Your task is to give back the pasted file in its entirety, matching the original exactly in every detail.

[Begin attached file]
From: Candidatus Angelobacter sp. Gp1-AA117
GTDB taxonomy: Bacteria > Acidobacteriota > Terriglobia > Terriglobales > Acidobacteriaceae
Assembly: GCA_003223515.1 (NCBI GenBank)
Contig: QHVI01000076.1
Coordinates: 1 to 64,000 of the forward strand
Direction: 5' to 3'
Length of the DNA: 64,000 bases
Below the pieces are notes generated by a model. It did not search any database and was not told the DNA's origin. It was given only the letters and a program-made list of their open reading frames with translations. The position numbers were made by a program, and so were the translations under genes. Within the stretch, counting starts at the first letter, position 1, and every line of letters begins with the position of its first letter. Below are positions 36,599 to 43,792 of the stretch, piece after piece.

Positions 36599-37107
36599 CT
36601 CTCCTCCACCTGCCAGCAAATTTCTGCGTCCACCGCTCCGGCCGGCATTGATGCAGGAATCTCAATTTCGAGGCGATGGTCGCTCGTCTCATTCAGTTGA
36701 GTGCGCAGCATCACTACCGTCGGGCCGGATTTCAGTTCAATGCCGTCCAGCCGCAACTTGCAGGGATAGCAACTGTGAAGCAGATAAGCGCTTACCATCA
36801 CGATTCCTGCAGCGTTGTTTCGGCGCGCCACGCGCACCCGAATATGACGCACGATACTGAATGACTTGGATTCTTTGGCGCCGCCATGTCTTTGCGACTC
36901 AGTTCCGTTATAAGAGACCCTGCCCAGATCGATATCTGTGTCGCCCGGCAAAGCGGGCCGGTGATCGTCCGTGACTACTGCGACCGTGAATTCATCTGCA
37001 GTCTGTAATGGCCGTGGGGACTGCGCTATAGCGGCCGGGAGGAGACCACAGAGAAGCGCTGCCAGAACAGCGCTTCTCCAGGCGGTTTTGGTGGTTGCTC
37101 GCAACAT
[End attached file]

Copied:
From: Candidatus Angelobacter sp. Gp1-AA117
GTDB taxonomy: Bacteria > Acidobacteriota > Terriglobia > Terriglobales > Acidobacteriaceae
Assembly: GCA_003223515.1 (NCBI GenBank)
Contig: QHVI01000076.1
Coordinates: 1 to 64,000 of the forward strand
Direction: 5' to 3'
Length of the DNA: 64,000 bases
Below the pieces are notes generated by a model. It did not search any database and was not told the DNA's origin. It was given only the letters and a program-made list of their open reading frames with translations. The position numbers were made by a program, and so were the translations under genes. Within the stretch, counting starts at the first letter, position 1, and every line of letters begins with the position of its first letter. Below are positions 36,599 to 43,792 of the stretch, piece after piece.

Positions 36599-37107
36599 CT
36601 CTCCTCCACCTGCCAGCAAATTTCTGCGTCCACCGCTCCGGCCGGCATTGATGCAGGAATCTCAATTTCGAGGCGATGGTCGCTCGTCTCATTCAGTTGA
36701 GTGCGCAGCATCACTACCGTCGGGCCGGATTTCAGTTCAATGCCGTCCAGCCGCAACTTGCAGGGATAGCAACTGTGAAGCAGATAAGCGCTTACCATCA
36801 CGATTCCTGCAGCGTTGTTTCGGCGCGCCACGCGCACCCGAATATGACGCACGATACTGAATGACTTGGATTCTTTGGCGCCGCCATGTCTTTGCGACTC
36901 AGTTCCGTTATAAGAGACCCTGCCCAGATCGATATCTGTGTCGCCCGGCAAAGCGGGCCGGTGATCGTCCGTGACTACTGCGACCGTGAATTCATCTGCA
37001 GTCTGTAATGGCCGTGGGGACTGCGCTATAGCGGCCGGGAGGAGACCACAGAGAAGCGCTGCCAGAACAGCGCTTCTCCAGGCGGTTTTGGTGGTTGCTC
37101 GCAACAT